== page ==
site also enables users to download pre-released songs, making its appeal even
stronger among the iGeneration.

Partnering to Build Brand Awareness…and Sales
Today, Apple is partnering with automakers to continue building and extending its
iPod brand. Working with car manufacturers like BMW, Nissan, Volkswagen and
Volvo, Apple and its new auto partners will “create seamless integration between
your car and iPod.” iPod-ready head units, self-install options and professionally
installed interfaces are available for select 2005 and 2006 cars. Apple touts these
after-market car integration solutions as a way to customize “your ride, iPod-style”.
Japan is integrating iPod systems into their 2006 Nissan, Mazda, Daihatsu, BMW,
MINI , smart and Alfa Romeo lines. Such partnerships expand iPod’s geographic
reach and certainly its commercial exposure.

Building Brand One iProduct at a Time
Brand is a work in progress, always evolving. You’ve got to check the market’s pulse
on a regular basis to get a reliable read on your brand’s value and adjust it
accordingly to keep it fresh and in front of the consumer. By continuously leveraging
your brand equity—be it through businesses, musicians, the media, customers,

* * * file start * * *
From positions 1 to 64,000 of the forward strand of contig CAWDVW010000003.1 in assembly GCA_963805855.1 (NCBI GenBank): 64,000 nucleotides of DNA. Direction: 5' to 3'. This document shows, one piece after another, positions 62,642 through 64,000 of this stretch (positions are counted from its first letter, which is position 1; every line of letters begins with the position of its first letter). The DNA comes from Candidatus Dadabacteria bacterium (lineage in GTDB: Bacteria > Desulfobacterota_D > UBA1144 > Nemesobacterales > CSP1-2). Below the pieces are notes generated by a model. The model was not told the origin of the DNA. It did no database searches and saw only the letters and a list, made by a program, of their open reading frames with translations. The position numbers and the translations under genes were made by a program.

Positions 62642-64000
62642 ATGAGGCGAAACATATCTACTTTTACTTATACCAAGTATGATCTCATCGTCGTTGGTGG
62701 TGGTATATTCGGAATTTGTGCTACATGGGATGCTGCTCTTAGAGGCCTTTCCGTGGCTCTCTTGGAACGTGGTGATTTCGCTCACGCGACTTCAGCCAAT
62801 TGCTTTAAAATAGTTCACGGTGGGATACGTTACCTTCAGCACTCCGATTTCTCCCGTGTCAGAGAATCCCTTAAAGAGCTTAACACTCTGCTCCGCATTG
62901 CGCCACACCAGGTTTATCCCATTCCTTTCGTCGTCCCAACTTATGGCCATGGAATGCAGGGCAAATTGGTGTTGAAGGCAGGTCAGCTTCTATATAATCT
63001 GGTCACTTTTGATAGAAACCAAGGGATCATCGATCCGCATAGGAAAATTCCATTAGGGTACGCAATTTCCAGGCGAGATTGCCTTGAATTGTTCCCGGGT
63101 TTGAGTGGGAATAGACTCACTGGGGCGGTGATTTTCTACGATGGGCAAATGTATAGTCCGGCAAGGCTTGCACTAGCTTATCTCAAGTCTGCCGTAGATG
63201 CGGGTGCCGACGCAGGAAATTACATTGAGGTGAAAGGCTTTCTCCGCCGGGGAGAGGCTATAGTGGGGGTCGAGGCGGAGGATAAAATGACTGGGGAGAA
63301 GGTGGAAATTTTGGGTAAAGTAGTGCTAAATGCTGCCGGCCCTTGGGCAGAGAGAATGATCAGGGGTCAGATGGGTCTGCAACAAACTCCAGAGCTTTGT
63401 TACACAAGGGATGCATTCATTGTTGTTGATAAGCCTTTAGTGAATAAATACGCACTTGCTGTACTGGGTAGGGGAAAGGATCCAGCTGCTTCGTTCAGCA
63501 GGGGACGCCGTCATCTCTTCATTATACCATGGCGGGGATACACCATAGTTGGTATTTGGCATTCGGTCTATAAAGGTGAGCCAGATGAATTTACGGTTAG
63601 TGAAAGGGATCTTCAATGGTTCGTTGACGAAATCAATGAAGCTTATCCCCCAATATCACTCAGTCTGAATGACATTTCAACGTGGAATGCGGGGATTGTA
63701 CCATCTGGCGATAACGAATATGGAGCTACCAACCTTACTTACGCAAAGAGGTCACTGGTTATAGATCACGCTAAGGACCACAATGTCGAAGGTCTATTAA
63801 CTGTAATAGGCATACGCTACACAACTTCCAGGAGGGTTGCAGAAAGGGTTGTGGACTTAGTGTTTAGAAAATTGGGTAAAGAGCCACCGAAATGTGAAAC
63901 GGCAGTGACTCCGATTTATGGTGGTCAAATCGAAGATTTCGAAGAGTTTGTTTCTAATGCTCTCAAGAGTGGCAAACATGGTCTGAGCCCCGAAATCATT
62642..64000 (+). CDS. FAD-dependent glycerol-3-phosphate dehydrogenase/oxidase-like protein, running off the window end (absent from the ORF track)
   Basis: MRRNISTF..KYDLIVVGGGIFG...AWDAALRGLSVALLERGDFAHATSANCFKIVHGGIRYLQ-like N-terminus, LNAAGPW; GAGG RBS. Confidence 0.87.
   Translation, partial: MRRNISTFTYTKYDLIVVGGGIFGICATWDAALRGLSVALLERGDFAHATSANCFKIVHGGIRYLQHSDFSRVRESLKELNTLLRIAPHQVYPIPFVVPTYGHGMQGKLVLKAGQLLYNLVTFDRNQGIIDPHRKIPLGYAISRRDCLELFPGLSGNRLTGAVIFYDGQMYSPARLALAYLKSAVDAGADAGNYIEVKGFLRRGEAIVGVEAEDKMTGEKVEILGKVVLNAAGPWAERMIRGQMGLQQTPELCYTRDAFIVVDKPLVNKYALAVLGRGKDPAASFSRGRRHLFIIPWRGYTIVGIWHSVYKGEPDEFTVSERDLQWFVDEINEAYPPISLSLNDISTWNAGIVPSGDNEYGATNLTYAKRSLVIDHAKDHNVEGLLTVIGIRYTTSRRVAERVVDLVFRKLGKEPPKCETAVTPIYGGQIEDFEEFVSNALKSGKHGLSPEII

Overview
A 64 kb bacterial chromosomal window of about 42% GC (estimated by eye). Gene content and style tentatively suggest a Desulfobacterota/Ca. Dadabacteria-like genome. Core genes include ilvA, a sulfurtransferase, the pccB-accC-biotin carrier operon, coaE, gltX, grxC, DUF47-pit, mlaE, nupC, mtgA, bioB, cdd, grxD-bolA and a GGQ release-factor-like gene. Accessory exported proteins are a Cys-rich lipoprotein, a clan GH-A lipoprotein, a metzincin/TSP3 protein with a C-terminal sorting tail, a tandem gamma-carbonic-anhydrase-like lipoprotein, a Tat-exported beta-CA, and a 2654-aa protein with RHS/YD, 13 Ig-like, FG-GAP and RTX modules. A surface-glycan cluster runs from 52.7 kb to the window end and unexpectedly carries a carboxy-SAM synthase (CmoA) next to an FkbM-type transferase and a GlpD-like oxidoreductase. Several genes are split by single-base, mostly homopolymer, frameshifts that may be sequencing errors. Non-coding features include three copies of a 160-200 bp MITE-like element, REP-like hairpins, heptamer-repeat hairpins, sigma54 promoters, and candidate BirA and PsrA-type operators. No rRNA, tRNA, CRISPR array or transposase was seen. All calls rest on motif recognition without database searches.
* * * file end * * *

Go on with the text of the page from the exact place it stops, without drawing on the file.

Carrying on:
employees or the public—it will grow strong and powerful, and will surely resonate
with your audience.

So, are you building on your brand? If not, it’s time to look at your brand with fresh
eyes. Considering the who, what, where, when, why and how of your brand and
target audience is an ongoing and essential process. Who are your customers today
(they might not be the same customers you had five years ago) and who can you
partner with to leverage your brand? What has changed with your customers and
what are their needs and wants? Where is the industry going today, five years from
now, ten years? When should you leverage your brand and when should you wait?
Why do your customers buy your brand? How has the world and your business
changed over the years and how should that be reflected in your brand?

As we become a more global market, with shorter attention spans, building brand is
critical to your longevity. Build your brand thoughtfully and its value to your
customers, partners and shareholders will increase. That alone will be music to your

Laura Pasternak is President of MarketPoint, LLC, a brand management firm that helps
businesses improve results by identifying, integrating and managing customer-driven brand
equities and strategies. Visit to learn more, or call 1.866.21POINT
toll-free or 410.418.8490.

Copyright © 2006 MarketPoint, LLC. All Rights Reserved.

This article was submitted by - Laura Pasternak Please Rate/Review this Article - Recommend it to friends